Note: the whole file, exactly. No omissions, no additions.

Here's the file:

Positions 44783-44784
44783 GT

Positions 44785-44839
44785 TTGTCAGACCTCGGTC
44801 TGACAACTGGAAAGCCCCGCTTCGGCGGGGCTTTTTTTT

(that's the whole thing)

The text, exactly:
Positions 44783-44784
44783 GT

Positions 44785-44839
44785 TTGTCAGACCTCGGTC
44801 TGACAACTGGAAAGCCCCGCTTCGGCGGGGCTTTTTTTT